A few months ago I was writing to a Danish girl who was interested in designing a tam. Conventionally I thought of the little mermaid at Copenhagen and suggested a mermaid’s tail as a wheel motif. Then I thought what about the rest of the mermaid so I did a torso design. Afterwards I changed it to an almost complete mermaid - only the whole tail is not there.
We have a lighthouse nearby where the seals fish off the rocks. The mermaids probably live there and swim amongst the red parrot fish.
The dyes are red sandalwood, indigo, madder, poroporo, sticta coronata and safflower.
Another button, this time a pink pearl one with a petal pattern on it was the inspiration here. I’m not sure if I’ll attach it though. There are some pictures with and some without. What do you think? The pinks in the pearl shell don’t show up clearly unless the light is right.
The dyes were indigo, madder, red sandalwood and sticta coronata.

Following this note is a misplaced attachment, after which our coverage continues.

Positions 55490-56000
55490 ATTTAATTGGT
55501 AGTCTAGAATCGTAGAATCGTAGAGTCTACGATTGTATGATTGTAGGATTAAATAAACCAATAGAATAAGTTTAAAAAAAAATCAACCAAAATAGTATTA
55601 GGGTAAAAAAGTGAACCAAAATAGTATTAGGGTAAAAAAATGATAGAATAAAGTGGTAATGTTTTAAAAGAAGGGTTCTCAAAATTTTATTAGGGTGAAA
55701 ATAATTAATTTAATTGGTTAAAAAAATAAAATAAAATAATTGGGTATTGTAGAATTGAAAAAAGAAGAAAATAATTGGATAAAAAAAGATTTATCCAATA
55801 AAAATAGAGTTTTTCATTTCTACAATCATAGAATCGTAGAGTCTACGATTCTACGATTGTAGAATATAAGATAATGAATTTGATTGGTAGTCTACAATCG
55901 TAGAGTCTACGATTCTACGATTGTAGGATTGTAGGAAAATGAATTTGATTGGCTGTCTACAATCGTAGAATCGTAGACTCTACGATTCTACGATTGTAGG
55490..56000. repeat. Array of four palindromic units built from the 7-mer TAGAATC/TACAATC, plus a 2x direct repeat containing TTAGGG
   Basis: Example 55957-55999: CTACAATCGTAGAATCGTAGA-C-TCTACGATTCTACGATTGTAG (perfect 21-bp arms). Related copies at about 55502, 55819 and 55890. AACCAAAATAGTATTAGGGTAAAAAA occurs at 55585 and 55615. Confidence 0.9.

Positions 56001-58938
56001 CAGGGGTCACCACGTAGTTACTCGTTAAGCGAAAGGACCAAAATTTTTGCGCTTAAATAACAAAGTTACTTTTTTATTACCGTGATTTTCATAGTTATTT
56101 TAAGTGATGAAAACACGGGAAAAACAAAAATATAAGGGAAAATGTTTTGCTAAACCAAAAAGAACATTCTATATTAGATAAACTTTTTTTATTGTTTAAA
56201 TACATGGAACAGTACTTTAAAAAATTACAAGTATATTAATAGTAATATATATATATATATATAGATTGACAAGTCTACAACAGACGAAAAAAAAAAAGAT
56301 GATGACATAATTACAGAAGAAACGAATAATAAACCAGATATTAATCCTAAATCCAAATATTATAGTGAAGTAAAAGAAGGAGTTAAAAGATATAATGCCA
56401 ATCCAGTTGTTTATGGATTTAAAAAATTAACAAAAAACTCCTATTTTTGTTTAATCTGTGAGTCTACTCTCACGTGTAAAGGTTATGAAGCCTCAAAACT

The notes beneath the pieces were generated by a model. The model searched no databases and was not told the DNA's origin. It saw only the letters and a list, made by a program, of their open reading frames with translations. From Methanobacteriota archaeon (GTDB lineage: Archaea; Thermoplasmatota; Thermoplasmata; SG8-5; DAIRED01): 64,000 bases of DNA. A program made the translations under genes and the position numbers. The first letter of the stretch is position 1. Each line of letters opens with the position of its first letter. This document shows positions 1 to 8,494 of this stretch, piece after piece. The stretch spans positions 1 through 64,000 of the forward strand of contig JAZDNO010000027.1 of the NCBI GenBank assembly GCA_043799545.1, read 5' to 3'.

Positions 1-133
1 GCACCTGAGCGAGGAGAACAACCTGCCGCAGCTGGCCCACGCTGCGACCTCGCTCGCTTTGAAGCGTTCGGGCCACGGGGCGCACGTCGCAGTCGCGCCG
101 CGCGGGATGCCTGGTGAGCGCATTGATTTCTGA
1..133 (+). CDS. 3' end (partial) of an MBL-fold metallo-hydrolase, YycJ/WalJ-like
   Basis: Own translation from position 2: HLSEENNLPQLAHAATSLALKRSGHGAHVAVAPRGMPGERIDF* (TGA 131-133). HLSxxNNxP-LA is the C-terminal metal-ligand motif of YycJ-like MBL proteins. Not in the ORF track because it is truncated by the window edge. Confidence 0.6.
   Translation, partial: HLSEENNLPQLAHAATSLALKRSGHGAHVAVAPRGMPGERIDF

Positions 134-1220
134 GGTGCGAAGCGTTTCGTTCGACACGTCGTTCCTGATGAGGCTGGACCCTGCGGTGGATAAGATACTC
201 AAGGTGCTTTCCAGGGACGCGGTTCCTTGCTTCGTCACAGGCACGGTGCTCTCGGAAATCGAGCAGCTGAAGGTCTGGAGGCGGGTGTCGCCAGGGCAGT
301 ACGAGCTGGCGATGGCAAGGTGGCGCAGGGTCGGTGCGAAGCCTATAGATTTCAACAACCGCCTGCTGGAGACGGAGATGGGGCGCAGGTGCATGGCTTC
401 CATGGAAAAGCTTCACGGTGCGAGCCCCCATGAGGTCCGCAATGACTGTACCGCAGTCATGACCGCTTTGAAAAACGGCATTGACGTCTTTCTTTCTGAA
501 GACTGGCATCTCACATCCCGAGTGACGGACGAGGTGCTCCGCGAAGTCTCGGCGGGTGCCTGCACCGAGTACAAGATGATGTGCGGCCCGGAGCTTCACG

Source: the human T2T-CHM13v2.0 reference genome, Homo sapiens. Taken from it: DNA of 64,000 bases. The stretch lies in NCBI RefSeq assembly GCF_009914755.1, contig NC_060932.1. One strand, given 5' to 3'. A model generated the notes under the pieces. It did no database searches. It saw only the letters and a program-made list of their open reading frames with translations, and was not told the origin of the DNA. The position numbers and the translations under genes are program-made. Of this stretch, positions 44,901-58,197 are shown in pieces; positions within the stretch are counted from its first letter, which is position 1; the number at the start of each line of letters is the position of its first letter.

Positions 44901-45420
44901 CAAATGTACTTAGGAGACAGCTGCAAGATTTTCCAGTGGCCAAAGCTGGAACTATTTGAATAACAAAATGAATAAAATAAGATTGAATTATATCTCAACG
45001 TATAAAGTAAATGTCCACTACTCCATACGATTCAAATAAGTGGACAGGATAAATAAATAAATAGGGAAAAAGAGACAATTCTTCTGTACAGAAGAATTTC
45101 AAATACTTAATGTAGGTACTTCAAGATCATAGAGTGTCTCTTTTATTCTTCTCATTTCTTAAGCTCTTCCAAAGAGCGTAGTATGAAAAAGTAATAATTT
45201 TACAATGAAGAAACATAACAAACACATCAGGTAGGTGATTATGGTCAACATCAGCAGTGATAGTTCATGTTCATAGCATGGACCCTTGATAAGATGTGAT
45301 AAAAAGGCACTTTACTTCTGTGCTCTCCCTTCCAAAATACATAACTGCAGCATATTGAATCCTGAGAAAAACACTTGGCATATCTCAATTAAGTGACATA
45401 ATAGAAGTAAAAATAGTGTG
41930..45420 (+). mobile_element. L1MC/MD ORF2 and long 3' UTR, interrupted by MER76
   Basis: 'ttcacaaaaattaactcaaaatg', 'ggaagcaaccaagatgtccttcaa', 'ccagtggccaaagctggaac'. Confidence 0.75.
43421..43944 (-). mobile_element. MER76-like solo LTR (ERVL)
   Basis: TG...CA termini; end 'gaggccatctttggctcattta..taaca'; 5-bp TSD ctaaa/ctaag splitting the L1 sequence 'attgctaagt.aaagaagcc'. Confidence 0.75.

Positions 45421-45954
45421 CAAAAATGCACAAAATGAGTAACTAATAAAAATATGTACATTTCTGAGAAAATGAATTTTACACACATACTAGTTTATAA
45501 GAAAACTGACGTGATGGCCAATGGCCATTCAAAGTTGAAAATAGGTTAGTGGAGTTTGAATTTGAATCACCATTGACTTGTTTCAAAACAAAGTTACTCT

Saturday, February 20, 2010
The thistles are there because they're flowering everywhere I look and when I remove them my fingers get full of prickles and I end up knitting with the prickles still in place.
Posted by 山頂２号 at 4:10 PM
Sunday, February 14, 2010
The pattern uses a wool called May Queen but I don’t know what it was exactly. The design seems to be early 1950s and the needle size is quite small. I imagine May Queen was a fine 2-ply. I had to go down a needle size to get the correct tension.
The buttons were a problem and I never quite solved it. I wanted vintage shank buttons in pearl or diamante but finding twelve to match was too difficult and in the end I just used what I had.
I particularly like the little cabled collar.
Posted by 山頂２号 at 6:33 PM
The wool is from a fleece the same neighbour gave me last year. It’s Romney from a dry ewe, so it was quite lustrous and should be strong.
The dyes are two shades of madder, poroporo and brazilwood overdyed with indigo.
Posted by 山頂２号 at 6:29 PM
I used indigo, safflower, poroporo and a natural beige and black for the colours.
Posted by 山頂２号 at 6:26 PM
The dyes I used are logwood, madder and red sandalwood, so it was a restrained selection.
I’ve been a bit slow with the tams lately but we’ll be shearing the sheep tomorrow and there’ll be lots of fresh wool to work with.
Posted by 山頂２号 at 6:22 PM
The centre wheel is an asymmetrical design of leafless trees.
Posted by 山頂２号 at 6:19 PM
Please note, this is not a self striping yarn, but a controlled mix of colours.
Posted by 山頂２号 at 6:16 PM